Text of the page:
Los Angeles Hit and Run Arraignment

If you have been charged with a Los Angeles Hit and Run, you will get a citation which will state the date, time and location of the courthouse at which you will have to appear. This appearance is not optional, or per your convenience. You have to appear in court on that date, or have an attorney appear on your behalf. An attorney can only appear on your behalf if it is not a felony hit and run. It has to be a misdemeanor and not fall under one of the exceptions in which the person being charged must also appear. This first court appearance is referred to as the Arraignment.

At the arraignment there are several things that will takes place:

1. The court shall read you the charges against you.

The charge will likely be under California Vehicle Code §20001, 20002 or 20003. They will explain what the charges mean and what you are being accused of. This does not mean that you have been found guilty, or that you have committed these acts, it merely means that the government has probable cause to believe that you can be found guilty of these charges.

2. The Court will read you your rights Under the United States Constitution, you are afforded certain rights.

These rights are established to protect you and your freedom. In essence, the government must make sure that careful steps are taken to ensure that you have a voice, that you are heard, and you are given a fair chance to defend yourself, before you are found guilty.

3. The Prosecutor will offer you a plea bargain

A plea bargain is an offer, which is usually a lesser charge or sentence, if you agree to plead guilty that day and conclude your case. A plea bargain is not always a good offer, and is one that must be considered in light of the facts of your case, knowledge of the Judge, and the nature of Prosecutor. This is why it is beneficial to hire a Los Angeles Hit and Run attorney who is familiar with the courtroom and the Judge. They should take the time to review the facts, and the available defenses and arguments to determine whether it is a good offer and in your best interest to take it, or if it is better to argue and negotiate the offer.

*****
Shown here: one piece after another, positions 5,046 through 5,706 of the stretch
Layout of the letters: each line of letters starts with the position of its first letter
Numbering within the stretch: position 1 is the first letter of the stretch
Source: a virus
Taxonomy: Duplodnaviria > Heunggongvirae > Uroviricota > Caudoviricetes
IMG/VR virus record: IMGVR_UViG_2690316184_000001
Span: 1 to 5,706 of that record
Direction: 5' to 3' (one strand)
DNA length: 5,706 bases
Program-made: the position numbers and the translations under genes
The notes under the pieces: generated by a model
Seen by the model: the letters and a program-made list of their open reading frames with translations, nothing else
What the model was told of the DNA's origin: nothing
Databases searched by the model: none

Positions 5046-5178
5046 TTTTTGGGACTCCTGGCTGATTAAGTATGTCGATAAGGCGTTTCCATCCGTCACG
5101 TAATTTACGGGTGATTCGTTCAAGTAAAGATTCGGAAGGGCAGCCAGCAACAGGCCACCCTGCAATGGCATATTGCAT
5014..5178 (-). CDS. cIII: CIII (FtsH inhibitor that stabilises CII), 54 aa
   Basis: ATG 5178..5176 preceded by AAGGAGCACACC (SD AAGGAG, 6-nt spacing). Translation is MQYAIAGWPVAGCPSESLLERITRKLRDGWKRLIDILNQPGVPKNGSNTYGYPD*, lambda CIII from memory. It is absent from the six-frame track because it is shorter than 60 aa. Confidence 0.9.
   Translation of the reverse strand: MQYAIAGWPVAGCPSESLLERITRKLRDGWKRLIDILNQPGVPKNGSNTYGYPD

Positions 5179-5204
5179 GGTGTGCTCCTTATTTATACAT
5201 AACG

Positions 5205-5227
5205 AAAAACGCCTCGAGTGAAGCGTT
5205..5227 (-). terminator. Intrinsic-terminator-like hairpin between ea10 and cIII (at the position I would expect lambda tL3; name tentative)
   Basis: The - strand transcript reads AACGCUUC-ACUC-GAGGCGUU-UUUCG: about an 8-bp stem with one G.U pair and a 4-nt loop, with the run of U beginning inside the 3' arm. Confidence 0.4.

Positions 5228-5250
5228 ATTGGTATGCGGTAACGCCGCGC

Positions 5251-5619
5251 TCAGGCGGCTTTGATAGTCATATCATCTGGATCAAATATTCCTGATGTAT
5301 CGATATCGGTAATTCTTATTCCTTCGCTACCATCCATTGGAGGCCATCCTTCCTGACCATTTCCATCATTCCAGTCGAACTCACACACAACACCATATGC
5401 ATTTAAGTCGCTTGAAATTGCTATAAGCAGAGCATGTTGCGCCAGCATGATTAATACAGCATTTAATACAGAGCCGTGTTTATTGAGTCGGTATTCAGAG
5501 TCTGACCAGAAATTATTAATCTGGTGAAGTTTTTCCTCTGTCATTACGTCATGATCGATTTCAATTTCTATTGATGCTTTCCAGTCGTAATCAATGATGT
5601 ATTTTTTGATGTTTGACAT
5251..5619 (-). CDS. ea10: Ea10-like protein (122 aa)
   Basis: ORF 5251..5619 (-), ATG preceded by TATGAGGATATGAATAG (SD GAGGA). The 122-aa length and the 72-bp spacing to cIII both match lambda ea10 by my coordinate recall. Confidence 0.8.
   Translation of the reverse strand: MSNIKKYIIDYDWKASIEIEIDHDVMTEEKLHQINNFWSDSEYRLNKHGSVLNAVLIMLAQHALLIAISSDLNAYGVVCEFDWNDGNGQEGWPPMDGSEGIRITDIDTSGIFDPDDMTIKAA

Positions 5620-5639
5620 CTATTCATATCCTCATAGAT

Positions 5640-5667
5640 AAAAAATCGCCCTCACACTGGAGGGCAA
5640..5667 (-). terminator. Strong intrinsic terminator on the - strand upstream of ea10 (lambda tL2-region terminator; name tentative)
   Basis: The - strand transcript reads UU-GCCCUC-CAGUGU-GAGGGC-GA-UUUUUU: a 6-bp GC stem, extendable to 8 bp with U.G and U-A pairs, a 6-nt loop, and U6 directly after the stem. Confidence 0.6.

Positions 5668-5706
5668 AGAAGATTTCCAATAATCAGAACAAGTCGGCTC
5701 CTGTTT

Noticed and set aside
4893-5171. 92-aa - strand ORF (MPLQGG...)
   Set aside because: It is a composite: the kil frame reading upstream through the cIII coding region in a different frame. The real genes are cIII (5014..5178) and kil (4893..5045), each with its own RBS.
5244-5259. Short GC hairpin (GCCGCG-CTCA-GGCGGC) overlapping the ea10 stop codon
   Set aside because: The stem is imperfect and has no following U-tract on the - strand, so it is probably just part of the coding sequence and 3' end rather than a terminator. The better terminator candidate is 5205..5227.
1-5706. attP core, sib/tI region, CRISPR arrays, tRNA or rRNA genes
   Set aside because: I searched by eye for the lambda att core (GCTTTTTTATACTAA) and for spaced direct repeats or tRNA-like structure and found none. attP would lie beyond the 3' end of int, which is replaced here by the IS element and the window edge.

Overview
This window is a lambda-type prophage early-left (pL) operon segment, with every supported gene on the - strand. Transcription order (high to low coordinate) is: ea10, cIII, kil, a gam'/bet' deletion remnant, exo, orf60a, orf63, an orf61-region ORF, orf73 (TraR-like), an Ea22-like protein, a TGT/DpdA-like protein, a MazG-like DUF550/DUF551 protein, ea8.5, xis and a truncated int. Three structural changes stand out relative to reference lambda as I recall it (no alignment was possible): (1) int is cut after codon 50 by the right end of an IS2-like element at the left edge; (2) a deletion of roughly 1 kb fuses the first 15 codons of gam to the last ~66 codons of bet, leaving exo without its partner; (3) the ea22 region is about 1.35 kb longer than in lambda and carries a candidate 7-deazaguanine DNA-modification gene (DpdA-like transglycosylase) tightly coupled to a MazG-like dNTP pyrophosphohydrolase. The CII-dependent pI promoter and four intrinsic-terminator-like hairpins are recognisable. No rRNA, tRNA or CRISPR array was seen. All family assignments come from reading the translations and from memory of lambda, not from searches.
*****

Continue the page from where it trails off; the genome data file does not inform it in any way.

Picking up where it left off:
4. Right to continue the matter

An arraignment may be continued once, up to thirty days. There are many reasons to continue an Arraignment. You may want to get an attorney, and have not yet found one that you want to represent you. You have a right to counsel, and you have a right to find that counsel. If you indicate to the court that you would like to retain an attorney, and have not yet done so, they will give you the thirty day continuance. In any situation, be prepared for what will happen at an Arraignment. Be ready to provide the Judge with the information that is needed and requested, and if you plan to hire a legal professional it is a good idea to have one retained prior to the hearing.